Best ham radio for preppers

Best ham radio for preppers ( Top 3 )

What is the best ham radio for preppers? The best ham radio for preppers is the Ailunce HD1 GPS  as it can be programmed from the front end, has dual-band capability, fully waterproof which means that it works even if it is submerged in water, it has GPS, large UserID database and it is very powerful running at around 10W. As a prepper communication is vital especially in and SHTF situation, currently there are hundreds of brands of HAM radios on the market and most of them are cheap Chinese knockoffs of other brands.

These ham radios can be fairly expensive, although I have found a couple of listings with good prices  Click here to check price on

Best ham radio for preppers

Why do you need ham or amateur radio is a question that most new preppers ask themselves, the answer is simple ham radio allows for local and planet-wide communications when all other forms of communications fail. Today’s world is connected by complex forms of communications namely cellular communications and the internet. These forms of communication are very easy to use but rely on massive infrastructure between two individuals’ communication. Before you go and buy some random HAM radio, make sure you know the ham radio basics.

If one cog in that wheel breaks the whole thing can come crashing down. Conversely, amateur radio relies only on the two parties involved, to be able to communicate just a few things are needed on both ends which are power, radio, and an antenna and depending on the mode of communications maybe even a few accessories. In this article, you will see how the ham radio can be an indispensable tool in any SHTF situation. If you want to use your HAM radio legally you will have to own a HAM radio license, if you want to get your license the fastest way possible check out my article How to get your ham radio license.

Best ham radio for preppers

Things to consider before buying a HAM radio

  • Handheld because if you are forced to bug out it will be too heavy to take with you a base station.
  • Dual Band (UHF/VHF), early on some of the mobile DMR’s were either UHF or VHF but usually, you will find that most of the repeaters are working on both frequencies just make sure if your local area has these repeaters on both frequencies, if not go with the HAM radio which the repeaters in your local area use.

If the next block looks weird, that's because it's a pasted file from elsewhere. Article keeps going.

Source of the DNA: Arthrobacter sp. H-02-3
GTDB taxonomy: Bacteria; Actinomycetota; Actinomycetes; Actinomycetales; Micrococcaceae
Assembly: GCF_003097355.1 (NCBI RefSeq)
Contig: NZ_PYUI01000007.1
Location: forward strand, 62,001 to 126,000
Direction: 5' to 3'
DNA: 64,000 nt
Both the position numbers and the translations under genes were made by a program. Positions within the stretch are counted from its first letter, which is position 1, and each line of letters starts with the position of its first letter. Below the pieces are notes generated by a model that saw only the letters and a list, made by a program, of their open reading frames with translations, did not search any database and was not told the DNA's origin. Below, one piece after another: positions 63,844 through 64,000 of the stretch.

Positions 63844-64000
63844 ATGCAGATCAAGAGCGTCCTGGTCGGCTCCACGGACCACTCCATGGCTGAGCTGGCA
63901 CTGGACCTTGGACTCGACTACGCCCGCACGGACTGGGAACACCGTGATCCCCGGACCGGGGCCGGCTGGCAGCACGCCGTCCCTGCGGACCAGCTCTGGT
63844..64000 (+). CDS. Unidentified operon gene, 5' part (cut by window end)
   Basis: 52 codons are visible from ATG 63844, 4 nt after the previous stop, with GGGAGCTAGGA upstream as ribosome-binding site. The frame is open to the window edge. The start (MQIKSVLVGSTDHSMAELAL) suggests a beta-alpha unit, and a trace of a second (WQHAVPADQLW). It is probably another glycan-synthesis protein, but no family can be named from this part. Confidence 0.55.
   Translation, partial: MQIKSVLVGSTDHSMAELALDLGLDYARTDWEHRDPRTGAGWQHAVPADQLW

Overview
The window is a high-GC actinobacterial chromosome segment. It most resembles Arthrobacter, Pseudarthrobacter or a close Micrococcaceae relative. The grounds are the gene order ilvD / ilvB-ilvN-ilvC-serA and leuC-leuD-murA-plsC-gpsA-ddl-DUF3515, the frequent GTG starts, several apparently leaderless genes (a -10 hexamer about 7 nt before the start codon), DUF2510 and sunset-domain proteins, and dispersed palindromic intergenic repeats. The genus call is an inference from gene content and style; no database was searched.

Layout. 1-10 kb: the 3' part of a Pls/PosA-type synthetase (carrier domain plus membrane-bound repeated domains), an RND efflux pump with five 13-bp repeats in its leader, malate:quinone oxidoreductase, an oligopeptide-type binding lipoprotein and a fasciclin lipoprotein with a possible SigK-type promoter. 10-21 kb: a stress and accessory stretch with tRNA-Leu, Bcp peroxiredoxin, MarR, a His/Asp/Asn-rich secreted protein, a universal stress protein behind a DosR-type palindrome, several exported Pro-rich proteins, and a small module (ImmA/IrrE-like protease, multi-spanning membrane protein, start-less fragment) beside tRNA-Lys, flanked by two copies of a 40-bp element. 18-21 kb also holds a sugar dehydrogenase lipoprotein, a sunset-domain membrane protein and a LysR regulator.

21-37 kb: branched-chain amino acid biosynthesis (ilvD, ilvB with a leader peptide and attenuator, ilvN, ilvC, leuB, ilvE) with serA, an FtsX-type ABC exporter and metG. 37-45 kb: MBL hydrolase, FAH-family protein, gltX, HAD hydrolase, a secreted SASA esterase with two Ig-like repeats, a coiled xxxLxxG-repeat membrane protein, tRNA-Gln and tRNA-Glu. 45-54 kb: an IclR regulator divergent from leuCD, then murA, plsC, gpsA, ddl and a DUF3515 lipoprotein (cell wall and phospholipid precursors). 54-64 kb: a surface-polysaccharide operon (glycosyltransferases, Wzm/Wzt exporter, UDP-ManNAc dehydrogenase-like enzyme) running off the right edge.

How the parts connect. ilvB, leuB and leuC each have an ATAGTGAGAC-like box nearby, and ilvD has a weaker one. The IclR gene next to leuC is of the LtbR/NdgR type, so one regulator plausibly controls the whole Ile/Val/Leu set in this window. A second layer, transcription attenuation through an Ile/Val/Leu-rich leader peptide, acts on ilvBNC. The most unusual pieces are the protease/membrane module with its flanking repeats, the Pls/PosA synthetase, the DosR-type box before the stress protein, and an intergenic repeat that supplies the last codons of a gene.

• UserID Database, you should have the ability to download as many UserID’s as possible and also have attributes that give you about them as much information as possible.
  • Programmable from the radio as in an SHTF even you will not have the ability to program it with your pc.
  • Rich Screen: you should not have to dig through different menus or only get one line of information.
  • Waterproof: This is an essential characteristic for a prepper in a HAM radio as you never know what will happen, just keep in mind that there are different kinds of waterproof levels and you should seek out a HAM radio which has the ability to be submerged in water and still function.

Extras for your HAM radio

  • 3rd party antenna capability
  • External microphone
  • Superheterodyne Receiver vs Direct Conversion: these are usually more expensive but what they do is that they have a layer of filtering which means that if there are other HAM radios in the area transmitting it won’t desensitize your receiver as you will be able to focus in the signal that you want. Direct conversion is a cheaper conversion type and it is very common, the big problem with this is that you can lose the ability to receive
  • Software support for Linux/Apple, good software support will make a common radio into the best ham radio for SHTF.
  • Rechargeable without a docking station: if you can use something as simple as a USB cable to charge it then you can charge it anywhere there is electricity.
  • GPS I would rather have GPS capability then not, even if it costs a little extra.
  • Price, depending on your prepping budget there are fairly good low-cost HAM radios but if you want one with a lot of extras this will cost you more.

ham radio for preppers

Ailunce HD1 GPS


  • Front Panel Programmable (built for HAM radios), this is probably one of the best ham radio for beginners.
  • Dual Band
  • Waterproof
  • GPS
  • UserID Database
  • Ships with programming cables
  • Large community support
  • 10 Watts


  • Comm Port Interface
  • Windows only support
  • Direct conversion receiver
  • Antenna mismatch issue

prepping radio



  • Front panel programmable
  • Dual-band
  • Water-resistant but not submersible
  • GPS
  • UserID Database
  • Ships with extras (programming cable and extra battery)


  • Windows only support
  • Direct conversion receiver
  • Limited community support
  • The new version of Anytone AT-D868UV

bug out radio



  • Front Panel programmable
  • Dual-band
  • GPS
  • UserID database
  • Water-resistant but not submersible
  • Ships with programming cable
  • Large community support


  • Windows only support
  • Direct conversion receiver